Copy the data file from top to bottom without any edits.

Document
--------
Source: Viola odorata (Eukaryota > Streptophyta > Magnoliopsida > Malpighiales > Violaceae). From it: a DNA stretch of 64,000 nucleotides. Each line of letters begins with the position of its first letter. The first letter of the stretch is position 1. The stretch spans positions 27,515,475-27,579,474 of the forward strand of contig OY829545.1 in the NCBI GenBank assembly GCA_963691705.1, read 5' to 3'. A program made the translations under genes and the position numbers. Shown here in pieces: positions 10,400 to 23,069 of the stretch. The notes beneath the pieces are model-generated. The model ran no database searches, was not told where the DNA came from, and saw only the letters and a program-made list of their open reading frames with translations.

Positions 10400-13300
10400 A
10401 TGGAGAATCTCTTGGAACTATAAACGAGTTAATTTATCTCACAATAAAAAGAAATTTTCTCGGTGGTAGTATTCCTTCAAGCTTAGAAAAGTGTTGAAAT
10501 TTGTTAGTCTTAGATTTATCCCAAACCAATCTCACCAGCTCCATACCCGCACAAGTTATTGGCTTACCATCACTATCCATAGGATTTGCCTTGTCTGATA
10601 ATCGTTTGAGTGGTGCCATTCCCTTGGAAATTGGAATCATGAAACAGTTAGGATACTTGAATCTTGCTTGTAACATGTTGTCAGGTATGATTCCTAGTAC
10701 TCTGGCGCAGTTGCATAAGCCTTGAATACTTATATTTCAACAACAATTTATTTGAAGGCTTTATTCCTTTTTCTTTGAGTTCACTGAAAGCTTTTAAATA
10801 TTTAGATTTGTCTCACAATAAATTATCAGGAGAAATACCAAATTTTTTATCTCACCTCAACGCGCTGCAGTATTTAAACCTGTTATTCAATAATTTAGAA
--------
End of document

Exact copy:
Source: Viola odorata (Eukaryota > Streptophyta > Magnoliopsida > Malpighiales > Violaceae). From it: a DNA stretch of 64,000 nucleotides. Each line of letters begins with the position of its first letter. The first letter of the stretch is position 1. The stretch spans positions 27,515,475-27,579,474 of the forward strand of contig OY829545.1 in the NCBI GenBank assembly GCA_963691705.1, read 5' to 3'. A program made the translations under genes and the position numbers. Shown here in pieces: positions 10,400 to 23,069 of the stretch. The notes beneath the pieces are model-generated. The model ran no database searches, was not told where the DNA came from, and saw only the letters and a program-made list of their open reading frames with translations.

Positions 10400-13300
10400 A
10401 TGGAGAATCTCTTGGAACTATAAACGAGTTAATTTATCTCACAATAAAAAGAAATTTTCTCGGTGGTAGTATTCCTTCAAGCTTAGAAAAGTGTTGAAAT
10501 TTGTTAGTCTTAGATTTATCCCAAACCAATCTCACCAGCTCCATACCCGCACAAGTTATTGGCTTACCATCACTATCCATAGGATTTGCCTTGTCTGATA
10601 ATCGTTTGAGTGGTGCCATTCCCTTGGAAATTGGAATCATGAAACAGTTAGGATACTTGAATCTTGCTTGTAACATGTTGTCAGGTATGATTCCTAGTAC
10701 TCTGGCGCAGTTGCATAAGCCTTGAATACTTATATTTCAACAACAATTTATTTGAAGGCTTTATTCCTTTTTCTTTGAGTTCACTGAAAGCTTTTAAATA
10801 TTTAGATTTGTCTCACAATAAATTATCAGGAGAAATACCAAATTTTTTATCTCACCTCAACGCGCTGCAGTATTTAAACCTGTTATTCAATAATTTAGAA